Symphony music is not all about dead people - even when it comes to Halloween, said Juneau Symphony resident composer William Todd Hunt.
"When most people think of symphony music they think of dead Europeans from centuries ago, and that's not the case," he said. "There are loads of people writing for orchestras and smaller groups as well today."
More than 60 costumed musicians from the Juneau Symphony will perform the Ghoulish Gala this weekend, an event which includes old favorites as well as an Alaska premiere of a newly commissioned piece.
The concert will be held at 8 p.m. on Saturday, Oct. 25, and again at 3 p.m. on Sunday, Oct. 26 in the Juneau-Douglas High School auditorium. A "concert conversation" will be held one hour prior to each show.
The symphony's annual silent auction will also take place during the performance, which is one of the organization's largest fundraisers of the year.
"This is going to be a fun one," said music director and conductor Kyle Wiley Pickett. "We did a Halloween family concert two years ago and it was one of our big hits, so there were a lot of requests to do it again."
It's not too often you get to see a full symphony dressed in Halloween costumes, he said.
"It's a great program to come to if you're kind of interested in the symphony and you haven't been sure about going, because it's going to be a very informal and fun program," Pickett said. Audience members are also encouraged to come in costume.
Hunt was not around during the last Halloween show but said he is looking forward to this production.
"It sounds like it will be really fun, playing some serious music and some tongue-and-cheek music in a Dracula outfit or something," he said laughing, adding that he has not chosen a costume yet.
There is a wide variety of music being presented at the Ghoulish Gala, from movie scores to serious classical pieces. The music selected includes "Night on Bald Mountain" by Modest Mussorgsky; "March to the Scaffold" by Hector Berlioz; "Funeral March" by Gustav Mahler; the themes from "Batman" and "The Simpsons" by Danny Elfman; and "Prelude" and "Witch's Ride" from Engelbert Humperdinck's "Hansel and Gretel."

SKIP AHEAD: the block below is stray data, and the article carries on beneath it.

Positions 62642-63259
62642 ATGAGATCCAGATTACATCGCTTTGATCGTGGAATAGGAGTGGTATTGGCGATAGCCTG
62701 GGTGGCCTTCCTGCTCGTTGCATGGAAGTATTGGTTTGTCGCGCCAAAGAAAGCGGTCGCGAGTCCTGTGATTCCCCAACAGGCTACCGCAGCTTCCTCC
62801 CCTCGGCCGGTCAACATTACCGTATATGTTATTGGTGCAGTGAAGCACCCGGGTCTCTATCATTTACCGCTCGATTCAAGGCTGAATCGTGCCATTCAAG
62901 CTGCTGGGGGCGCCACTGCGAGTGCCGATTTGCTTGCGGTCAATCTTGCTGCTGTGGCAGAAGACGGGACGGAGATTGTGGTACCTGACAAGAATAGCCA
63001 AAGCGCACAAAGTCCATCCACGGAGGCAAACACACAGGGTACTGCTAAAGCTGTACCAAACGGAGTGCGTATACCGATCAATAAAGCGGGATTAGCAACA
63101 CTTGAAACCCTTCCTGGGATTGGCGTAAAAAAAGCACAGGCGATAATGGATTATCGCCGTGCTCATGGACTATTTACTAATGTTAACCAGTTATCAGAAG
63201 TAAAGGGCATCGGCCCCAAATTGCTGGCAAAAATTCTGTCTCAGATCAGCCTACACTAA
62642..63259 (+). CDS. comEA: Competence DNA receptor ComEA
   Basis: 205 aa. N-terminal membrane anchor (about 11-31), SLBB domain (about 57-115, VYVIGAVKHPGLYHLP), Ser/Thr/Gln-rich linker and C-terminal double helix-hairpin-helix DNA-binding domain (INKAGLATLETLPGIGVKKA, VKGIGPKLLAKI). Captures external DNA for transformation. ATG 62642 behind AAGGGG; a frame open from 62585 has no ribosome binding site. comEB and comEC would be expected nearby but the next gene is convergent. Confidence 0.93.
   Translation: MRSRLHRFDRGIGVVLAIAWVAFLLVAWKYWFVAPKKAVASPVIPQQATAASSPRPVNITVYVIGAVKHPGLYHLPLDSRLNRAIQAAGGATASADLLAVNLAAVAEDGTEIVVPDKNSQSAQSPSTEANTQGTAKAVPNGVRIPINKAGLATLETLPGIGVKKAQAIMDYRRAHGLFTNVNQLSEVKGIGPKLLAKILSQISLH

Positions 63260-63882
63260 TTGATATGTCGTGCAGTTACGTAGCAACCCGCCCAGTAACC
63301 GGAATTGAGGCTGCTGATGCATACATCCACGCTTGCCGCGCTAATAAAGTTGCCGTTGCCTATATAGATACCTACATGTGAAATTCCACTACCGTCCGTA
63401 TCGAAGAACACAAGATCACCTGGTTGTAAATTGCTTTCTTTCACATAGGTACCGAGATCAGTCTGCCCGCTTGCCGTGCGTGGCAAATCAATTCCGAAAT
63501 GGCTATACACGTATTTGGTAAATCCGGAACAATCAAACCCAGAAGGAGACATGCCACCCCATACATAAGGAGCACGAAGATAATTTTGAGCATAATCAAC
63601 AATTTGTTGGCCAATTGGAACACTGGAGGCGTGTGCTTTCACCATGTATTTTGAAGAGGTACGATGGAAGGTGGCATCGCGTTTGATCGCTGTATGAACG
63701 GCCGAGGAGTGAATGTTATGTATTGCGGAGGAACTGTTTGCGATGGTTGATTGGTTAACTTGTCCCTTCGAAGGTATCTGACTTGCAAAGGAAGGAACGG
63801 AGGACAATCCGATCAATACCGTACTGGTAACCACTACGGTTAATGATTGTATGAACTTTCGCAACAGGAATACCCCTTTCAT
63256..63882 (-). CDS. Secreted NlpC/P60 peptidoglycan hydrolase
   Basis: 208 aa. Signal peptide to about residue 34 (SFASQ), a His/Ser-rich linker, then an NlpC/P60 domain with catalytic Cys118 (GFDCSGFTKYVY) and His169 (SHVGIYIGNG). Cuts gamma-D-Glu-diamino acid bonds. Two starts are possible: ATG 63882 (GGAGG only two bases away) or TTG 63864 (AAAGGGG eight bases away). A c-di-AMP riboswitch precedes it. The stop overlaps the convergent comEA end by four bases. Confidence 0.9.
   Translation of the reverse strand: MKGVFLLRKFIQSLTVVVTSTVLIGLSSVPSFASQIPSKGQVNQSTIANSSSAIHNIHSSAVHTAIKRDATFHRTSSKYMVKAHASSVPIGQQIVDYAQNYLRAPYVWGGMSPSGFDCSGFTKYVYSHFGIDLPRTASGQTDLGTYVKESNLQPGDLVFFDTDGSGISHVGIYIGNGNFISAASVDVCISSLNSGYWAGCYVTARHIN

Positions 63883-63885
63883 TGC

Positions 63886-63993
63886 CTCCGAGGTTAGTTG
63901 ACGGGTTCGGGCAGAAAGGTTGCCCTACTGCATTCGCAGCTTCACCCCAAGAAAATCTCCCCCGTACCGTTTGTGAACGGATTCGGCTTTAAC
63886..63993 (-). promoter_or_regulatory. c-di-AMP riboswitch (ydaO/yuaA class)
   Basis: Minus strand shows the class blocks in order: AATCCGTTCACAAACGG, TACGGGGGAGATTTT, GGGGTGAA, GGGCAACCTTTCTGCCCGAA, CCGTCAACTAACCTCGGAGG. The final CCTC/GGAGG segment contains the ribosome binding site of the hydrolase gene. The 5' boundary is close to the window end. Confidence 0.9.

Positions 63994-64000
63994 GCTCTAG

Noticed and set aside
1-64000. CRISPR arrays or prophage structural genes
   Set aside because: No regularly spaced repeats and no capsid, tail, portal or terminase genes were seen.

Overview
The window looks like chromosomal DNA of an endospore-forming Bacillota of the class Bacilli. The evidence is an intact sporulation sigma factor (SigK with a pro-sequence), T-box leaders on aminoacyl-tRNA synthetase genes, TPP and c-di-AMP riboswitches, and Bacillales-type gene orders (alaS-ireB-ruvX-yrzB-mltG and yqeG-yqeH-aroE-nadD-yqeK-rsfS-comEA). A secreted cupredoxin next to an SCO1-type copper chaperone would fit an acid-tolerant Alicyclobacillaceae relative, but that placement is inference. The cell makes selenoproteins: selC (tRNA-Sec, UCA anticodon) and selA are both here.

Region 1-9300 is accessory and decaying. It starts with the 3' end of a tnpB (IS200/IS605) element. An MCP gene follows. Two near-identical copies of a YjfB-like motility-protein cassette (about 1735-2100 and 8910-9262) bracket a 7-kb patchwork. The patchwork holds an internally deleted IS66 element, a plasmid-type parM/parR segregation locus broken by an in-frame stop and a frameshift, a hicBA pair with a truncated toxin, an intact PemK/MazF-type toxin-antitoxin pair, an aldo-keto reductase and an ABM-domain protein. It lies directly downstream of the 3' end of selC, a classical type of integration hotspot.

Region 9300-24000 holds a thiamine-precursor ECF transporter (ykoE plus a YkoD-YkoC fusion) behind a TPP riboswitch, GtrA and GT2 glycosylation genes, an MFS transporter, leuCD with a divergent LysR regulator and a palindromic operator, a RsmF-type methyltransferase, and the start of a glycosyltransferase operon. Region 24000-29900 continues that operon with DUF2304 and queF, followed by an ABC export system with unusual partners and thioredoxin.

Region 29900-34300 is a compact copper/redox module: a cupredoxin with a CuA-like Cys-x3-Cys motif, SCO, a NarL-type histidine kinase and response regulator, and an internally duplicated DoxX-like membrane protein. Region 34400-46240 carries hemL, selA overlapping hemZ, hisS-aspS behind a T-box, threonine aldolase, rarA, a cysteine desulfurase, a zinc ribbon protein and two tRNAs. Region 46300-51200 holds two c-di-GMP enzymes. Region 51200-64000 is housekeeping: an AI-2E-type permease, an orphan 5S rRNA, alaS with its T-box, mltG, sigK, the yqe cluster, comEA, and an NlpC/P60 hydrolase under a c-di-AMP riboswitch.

Pickett said he is excited about presenting the "Batman" theme for the Halloween concert.
"It's a really cool piece. I haven't done a whole lot of film music other than John Williams, so it's kind of neat to do another film composer and the 'Batman' score is just a terrific score," he said. "We're also doing his theme from 'The Simpsons,' which I love. I've always loved it and thought it was a great theme so I thought it would be pretty fun to do with the whole orchestra."
The concert will also include the Alaska premiere of Joseph Schwantner's "Chasing Light." The piece of music was commissioned as part of the Ford Made in America program, which is a partnership with the League of American Orchestras and Meet the Composer. The idea behind the program is to get several small orchestras to pool financial resources to commission work, Pickett said.
"Being a small orchestra and getting a big name composer to write a piece for you is a pretty tough thing," he said. "The big name composers, the folks that are out there writing for major orchestras ... they charge a lot for their commissions to write a piece."
The collaboration is a great way to bring new music to new places, Hunt said.
"Commissioning new music is something that I find very important," he said. "I'm just happy the symphony is doing this. Getting composers that are alive today to write things is kind of an exciting endeavor."
"Chasing Light" is not a Halloween piece of music, but it is relevant because it is about the changing light and colors during the fall, Pickett said. The piece is in four short movements and lasts less than 20 minutes total.
"Each one is kind of a different view of light in the fall, so light filtering through trees or light coming over the hills, or these various things," he said. "So it makes a lot of sense to do it."
Pickett said Schwantner's music is accessible and enjoyable.
"He's a great composer," he said. "He writes really neat music. It's very listenable, really kind of fun."
Contact reporter Eric Morrison at 523-2269 or firstname.lastname@example.org.
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